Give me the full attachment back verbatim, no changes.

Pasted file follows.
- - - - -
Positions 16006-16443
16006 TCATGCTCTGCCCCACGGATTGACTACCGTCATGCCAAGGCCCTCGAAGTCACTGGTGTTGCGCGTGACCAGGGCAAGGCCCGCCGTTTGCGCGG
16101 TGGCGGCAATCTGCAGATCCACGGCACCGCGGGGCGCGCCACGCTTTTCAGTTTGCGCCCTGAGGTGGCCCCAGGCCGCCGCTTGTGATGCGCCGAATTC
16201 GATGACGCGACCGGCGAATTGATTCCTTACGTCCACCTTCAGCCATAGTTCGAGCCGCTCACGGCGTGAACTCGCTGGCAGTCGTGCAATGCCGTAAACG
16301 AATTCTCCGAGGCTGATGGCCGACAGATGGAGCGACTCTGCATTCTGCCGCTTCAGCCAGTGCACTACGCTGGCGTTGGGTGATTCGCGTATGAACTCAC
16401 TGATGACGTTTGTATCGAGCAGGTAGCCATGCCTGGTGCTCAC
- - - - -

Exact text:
Positions 16006-16443
16006 TCATGCTCTGCCCCACGGATTGACTACCGTCATGCCAAGGCCCTCGAAGTCACTGGTGTTGCGCGTGACCAGGGCAAGGCCCGCCGTTTGCGCGG
16101 TGGCGGCAATCTGCAGATCCACGGCACCGCGGGGCGCGCCACGCTTTTCAGTTTGCGCCCTGAGGTGGCCCCAGGCCGCCGCTTGTGATGCGCCGAATTC
16201 GATGACGCGACCGGCGAATTGATTCCTTACGTCCACCTTCAGCCATAGTTCGAGCCGCTCACGGCGTGAACTCGCTGGCAGTCGTGCAATGCCGTAAACG
16301 AATTCTCCGAGGCTGATGGCCGACAGATGGAGCGACTCTGCATTCTGCCGCTTCAGCCAGTGCACTACGCTGGCGTTGGGTGATTCGCGTATGAACTCAC
16401 TGATGACGTTTGTATCGAGCAGGTAGCCATGCCTGGTGCTCAC